What we have seen in Chechnya under Dudayev is a peasants’ revolt; and you as a historian will know that a peasants’ revolt is the ugliest, the most stupid and the most dangerous political phenomenon.Ruslan Khasbulatov, quoted speaking to Anatol Lieven in Lieven’s Chechnya: Tombstone of Russian Power
He lay sprawled, too wicked to move, spewed up like a broken spider-crab on the tarry shingle of morning. The light did him harm, but not as much as looking at things did; he resolved, having done it once, never to move his eyeballs again. A dusty thudding in his head made the scene before him beat like a pulse. His mouth had been used as a latrine by some small creature of the night, and then as its mausoleum. During the night, too, he’d somehow been on a cross-country run and then been expertly beaten up by secret police. He felt bad.Lucky Jim
Pulchritude and Pudenda.
Cristina Fernández, Argentina’s president, in the FT.
…the bail-out repeated “the same recipes they applied to us, which provoked [what happened in] 2001”. Argentina, as an IMF member, voted for the Greek bail-out, but “critically”, Ms Fernández said, adding the enforced austerity will have “terrible consequences” on the economy.
“They are repeating prescriptions whereby what they are trying to do is rescue the financial system. We believe these policies are condemned to failure and that is why we don’t apply them in our country.”
Mr Sarkozy was also delighted with the European Central Bank’s decision to start buying eurozone government debt – a decision that goes against the ECB’s monetarist instincts. Indeed, he had himself asked the bank to do so.Remarkable admission in today’s FT.
There goes old Archibald YatesMark E. Smith, The Fall, “Mexico Wax Solvent”, Your Future Our Clutter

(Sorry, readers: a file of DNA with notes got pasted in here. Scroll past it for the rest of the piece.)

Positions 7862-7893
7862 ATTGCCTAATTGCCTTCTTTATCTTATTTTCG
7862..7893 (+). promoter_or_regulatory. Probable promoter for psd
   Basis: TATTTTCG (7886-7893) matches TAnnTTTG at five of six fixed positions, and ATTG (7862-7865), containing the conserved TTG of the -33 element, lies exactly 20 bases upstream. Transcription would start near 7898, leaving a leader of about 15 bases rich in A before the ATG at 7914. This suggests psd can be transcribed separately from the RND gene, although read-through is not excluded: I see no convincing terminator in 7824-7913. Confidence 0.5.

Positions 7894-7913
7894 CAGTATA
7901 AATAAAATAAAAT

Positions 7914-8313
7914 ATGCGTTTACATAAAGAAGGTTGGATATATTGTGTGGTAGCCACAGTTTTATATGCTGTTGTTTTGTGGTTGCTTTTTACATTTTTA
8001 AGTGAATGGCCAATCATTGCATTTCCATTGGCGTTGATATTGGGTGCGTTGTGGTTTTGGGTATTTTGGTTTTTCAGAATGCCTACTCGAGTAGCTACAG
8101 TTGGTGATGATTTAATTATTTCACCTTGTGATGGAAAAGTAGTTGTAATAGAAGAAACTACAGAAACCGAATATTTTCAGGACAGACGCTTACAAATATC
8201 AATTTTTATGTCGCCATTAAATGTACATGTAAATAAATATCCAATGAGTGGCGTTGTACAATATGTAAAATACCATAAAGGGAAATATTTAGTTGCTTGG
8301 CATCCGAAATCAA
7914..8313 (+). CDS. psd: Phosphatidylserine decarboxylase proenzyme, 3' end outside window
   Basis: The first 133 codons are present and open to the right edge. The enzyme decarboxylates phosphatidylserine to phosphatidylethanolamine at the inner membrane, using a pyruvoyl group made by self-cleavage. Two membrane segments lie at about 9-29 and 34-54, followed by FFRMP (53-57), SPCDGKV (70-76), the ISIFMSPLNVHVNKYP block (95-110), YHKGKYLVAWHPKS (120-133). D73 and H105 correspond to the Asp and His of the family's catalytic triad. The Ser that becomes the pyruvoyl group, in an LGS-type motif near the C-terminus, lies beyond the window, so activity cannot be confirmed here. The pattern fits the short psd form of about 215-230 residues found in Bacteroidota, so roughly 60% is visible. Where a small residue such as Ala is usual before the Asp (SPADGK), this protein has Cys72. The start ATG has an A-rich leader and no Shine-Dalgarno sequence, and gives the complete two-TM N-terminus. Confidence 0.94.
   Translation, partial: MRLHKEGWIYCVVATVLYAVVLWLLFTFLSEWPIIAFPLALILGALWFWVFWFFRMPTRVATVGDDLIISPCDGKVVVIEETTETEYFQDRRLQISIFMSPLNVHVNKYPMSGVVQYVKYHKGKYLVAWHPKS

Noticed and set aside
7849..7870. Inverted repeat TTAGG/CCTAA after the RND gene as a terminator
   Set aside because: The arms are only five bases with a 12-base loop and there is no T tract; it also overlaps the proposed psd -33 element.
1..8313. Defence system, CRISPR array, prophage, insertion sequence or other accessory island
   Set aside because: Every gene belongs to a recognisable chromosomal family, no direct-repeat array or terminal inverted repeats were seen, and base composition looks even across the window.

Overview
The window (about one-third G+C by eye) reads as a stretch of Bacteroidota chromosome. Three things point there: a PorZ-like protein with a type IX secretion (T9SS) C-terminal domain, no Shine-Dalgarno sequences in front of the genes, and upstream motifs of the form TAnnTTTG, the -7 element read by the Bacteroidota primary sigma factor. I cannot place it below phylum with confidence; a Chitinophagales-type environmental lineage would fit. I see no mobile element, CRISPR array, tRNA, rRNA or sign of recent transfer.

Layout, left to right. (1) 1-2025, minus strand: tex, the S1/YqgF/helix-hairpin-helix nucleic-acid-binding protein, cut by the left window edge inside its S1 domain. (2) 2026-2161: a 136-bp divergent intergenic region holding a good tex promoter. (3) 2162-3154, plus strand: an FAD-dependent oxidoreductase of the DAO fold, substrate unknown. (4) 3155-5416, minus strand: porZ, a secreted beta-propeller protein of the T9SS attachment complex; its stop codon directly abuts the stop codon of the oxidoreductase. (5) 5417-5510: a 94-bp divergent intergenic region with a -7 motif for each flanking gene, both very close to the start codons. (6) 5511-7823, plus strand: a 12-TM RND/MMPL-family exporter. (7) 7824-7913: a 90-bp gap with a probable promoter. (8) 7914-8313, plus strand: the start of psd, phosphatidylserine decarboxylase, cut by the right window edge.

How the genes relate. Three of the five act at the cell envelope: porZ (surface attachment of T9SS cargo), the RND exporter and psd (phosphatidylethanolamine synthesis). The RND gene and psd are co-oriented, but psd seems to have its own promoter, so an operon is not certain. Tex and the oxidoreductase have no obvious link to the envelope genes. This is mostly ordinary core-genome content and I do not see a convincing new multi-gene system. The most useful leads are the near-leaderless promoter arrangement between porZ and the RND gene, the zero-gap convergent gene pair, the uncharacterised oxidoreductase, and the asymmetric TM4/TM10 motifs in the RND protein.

X is the third consonant
They love their government in Mexico
Where are Britain’s lowest prices?
Sire," he said, "you are preparing for war against the sort of men who wear leather trousers and leather for all their other garments as well. They eat not as much as they want, but as much as they have, since their land is rugged. Moreover, they have no wine but drink water instead. They have no figs for dessert, nor anything else good to eat. Now if you should conquer them, what will you take from these people who have nothing at all? And then again, if they were to conquer you, think of how much you will lose: as soon as they taste our good life, they will never give it up and you will never get rid of them.
A Lydian named Sandanis to Croesus, in Herodotus’ Histories 1.71.2-3.
Certainly not fully applicable to our predicament in Afghanistan, though the evoked image of a figless, leather-panted enemy doesn’t fail to delight.
…global warming shows that apocalyptic prophesying is doing well. The latter goes something like this: Man used to live in harmony with some Rousseauian Eden. Man’s activity—the violation of a taboo against nature, the original sin—disrupted that order and cast humanity into a deteriorated habitat, exposed to plagues and cataclysmic floods. Salvation is possible if Man would atone for his sins and change his ways. In this case, that entails con-suming less energy (sinning less) and buying indulgences—the tax on greenhouse gas emissions, the “pay back” for our carbon footprint.
The biblical parallel is too obvious to be accidental. Climate change and loss of biodiversity are integral to the history of the planet. The recent warming episode is unquestionably due to human activity, but given the range of long-term variables that can potentially affect the climate and given the magnitude of risks involved, it seems shortsighted to focus policies on correcting human activity rather than on broader climatic and environmental management. The actualization of risk is about probability, not about design. Yet, humans have to imagine design when there is none and take ownership of causality. Things do not just happen to our species: We sin. Solace comes from the illusion that ritualistic self-flagellation can make up for structural failure at long-term planning—recently exposed once again by war and financial crisis. Like the Middle Ages, an anxious, contrite present spawns its fundamentalisms: not just the jihadists but radical environmentalists and immigration vigilantes alike, all weaned at the teat of Modernity, all fanatically nostalgic of an idealized past.